Wednesday, March 24, 2010

Qatar: Desert Waters

From the Arakhiya Farm (see my previous entry) we turned back eastwards to the Abu Nahkla lagoon, an artificial settlement area for treated water that has become a local Mecca for migratory water birds.

The lagoon is actually a fair-sized lake bounded by a raised dike, lined with reedbeds on the landward side of the dike. At the entrance, seen above, are the remains of a tiny mosque.

Here I am, with Gord in the background, waiting for interesting birds to pop out of the reeds.

Here's a bird that did, though admittedly not at close range: a Graceful Prinia (Prinia gracilis), one of Qatar's smallest birds.

The open waters on the reedbed side of the dike attract Black-winged Stilts (Himantopus himantopus) and migrant waders such as Black-tailed Godwits (Limosa limosa). the big bird at the back is a Grey Heron (Ardea cinerea).

On the lake side, shoreline rocks provided perch sites for crowds of cormorants.

Most of them, like this one, were Great Cormorants (Phalacrocorax carbo).

A few, though, were an area specialty: the Socotra Cormorant (Phalacrocorax nigrogularis), endemic to the Persian Gulf and surrounding waters: notice the very thin-looking head and bill. Socotras often associate in large flocks, but they are much commoner on the coast than on this inland lagoon.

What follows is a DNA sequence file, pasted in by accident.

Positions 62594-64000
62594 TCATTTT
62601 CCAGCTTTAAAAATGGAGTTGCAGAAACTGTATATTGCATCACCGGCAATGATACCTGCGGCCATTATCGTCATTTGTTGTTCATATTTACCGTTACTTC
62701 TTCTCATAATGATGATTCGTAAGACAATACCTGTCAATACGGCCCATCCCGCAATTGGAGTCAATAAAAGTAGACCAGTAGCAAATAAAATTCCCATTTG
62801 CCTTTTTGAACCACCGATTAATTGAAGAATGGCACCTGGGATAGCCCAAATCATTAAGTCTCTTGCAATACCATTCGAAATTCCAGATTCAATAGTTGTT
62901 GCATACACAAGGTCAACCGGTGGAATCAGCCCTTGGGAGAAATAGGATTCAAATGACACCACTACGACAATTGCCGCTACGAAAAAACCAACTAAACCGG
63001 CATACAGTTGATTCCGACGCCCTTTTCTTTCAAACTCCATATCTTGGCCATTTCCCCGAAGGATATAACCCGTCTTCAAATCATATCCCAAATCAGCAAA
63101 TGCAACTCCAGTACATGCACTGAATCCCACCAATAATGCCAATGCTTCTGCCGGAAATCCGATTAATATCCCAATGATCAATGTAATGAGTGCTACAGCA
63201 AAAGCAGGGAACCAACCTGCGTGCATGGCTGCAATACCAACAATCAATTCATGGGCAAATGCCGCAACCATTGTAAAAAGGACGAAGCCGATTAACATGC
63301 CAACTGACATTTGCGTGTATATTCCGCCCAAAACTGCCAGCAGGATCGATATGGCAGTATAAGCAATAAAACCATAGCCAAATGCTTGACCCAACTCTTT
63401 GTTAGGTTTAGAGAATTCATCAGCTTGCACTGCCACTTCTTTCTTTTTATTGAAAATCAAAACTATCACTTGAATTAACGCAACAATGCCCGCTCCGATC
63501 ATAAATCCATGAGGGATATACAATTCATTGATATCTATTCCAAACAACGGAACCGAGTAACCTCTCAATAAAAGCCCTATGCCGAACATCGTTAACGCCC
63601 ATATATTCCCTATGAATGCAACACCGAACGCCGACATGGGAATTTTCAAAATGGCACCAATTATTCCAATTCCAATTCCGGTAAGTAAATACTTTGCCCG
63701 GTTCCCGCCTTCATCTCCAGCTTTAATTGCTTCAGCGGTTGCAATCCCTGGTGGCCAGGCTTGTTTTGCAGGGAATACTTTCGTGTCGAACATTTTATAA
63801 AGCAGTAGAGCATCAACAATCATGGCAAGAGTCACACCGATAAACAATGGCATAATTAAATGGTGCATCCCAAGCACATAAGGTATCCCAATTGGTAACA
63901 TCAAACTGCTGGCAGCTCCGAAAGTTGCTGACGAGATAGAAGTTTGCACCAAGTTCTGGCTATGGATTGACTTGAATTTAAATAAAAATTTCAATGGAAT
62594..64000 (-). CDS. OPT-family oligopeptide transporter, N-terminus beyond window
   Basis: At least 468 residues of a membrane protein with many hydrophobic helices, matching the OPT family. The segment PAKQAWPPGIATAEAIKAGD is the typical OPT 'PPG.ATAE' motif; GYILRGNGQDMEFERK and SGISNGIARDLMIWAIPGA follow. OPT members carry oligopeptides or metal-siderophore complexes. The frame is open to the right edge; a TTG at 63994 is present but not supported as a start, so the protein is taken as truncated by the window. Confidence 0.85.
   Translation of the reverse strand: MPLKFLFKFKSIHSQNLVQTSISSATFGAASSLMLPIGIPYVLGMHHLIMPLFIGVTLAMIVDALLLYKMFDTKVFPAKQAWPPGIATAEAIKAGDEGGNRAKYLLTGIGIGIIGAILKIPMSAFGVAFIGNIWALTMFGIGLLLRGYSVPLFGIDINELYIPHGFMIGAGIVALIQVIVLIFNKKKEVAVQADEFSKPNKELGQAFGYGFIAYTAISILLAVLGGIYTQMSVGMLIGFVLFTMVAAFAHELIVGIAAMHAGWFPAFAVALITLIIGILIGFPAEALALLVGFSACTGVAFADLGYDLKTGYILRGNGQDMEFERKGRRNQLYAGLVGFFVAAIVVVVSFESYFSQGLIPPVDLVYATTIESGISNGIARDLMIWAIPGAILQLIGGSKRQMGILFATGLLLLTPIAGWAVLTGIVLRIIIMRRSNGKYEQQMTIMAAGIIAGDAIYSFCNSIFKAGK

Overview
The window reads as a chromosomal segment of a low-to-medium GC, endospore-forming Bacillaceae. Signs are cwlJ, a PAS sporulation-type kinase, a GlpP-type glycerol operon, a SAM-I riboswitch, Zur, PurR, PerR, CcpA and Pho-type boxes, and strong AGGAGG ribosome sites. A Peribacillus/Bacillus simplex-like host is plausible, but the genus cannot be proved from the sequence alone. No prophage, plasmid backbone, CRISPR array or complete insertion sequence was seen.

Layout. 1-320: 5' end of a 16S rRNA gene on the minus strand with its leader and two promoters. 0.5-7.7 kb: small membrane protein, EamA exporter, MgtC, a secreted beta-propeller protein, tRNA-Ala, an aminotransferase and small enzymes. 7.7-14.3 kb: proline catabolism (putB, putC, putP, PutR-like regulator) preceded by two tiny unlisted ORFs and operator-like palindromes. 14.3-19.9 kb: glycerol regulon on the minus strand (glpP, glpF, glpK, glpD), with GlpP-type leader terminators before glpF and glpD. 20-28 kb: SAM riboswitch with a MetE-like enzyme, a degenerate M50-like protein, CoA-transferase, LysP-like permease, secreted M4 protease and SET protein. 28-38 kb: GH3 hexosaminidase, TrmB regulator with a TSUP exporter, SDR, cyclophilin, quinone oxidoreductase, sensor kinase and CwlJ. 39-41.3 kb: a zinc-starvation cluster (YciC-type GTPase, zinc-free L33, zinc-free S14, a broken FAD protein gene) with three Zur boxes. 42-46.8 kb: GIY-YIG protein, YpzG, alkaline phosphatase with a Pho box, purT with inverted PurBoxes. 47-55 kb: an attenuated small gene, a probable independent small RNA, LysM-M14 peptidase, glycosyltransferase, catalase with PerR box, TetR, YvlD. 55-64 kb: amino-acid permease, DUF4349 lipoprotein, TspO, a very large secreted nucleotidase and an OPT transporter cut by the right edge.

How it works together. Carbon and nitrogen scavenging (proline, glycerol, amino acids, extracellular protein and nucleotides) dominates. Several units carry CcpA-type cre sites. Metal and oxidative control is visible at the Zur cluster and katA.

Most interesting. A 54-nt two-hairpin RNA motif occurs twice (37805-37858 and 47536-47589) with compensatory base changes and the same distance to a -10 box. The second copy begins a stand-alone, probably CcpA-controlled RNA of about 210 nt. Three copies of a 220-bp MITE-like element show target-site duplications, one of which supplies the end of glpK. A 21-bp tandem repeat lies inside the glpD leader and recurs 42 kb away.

They're a bit far off in this photo, but here among the herons and cormorants you can see a flock of Greater Flamingos (Phoenicopterus ruber antiquorum).

This is one of a pair of Western Marsh Harriers (Circus aeruginosus) that circled over the lagoon.

Our last stop was the seaside town of Al-Wakra, south of Doha. This has a fine beach (though a good part of it, including a stretch of mangroves, has been dug up to supply Qatar's insatiable construction industry).

The seaside, of course, is not just of interest to birders, and despite the peaceful blue of the sea itself the beach was swarming with people. This, of course, meant that it was not swarming with birds, though there were some terns and shorebirds about.

A few birds swam about the boats in the harbour, including this Slender-billed Gull (Chroiocephalus genei) and a few Socotra Cormorants.

And that was my Qatar birding trip -- with thanks and a final nod to Gord, for taking us out, and Birgith, for inviting me along!

Monday, March 22, 2010

Qatar: Down on the (Arakhiya) Farm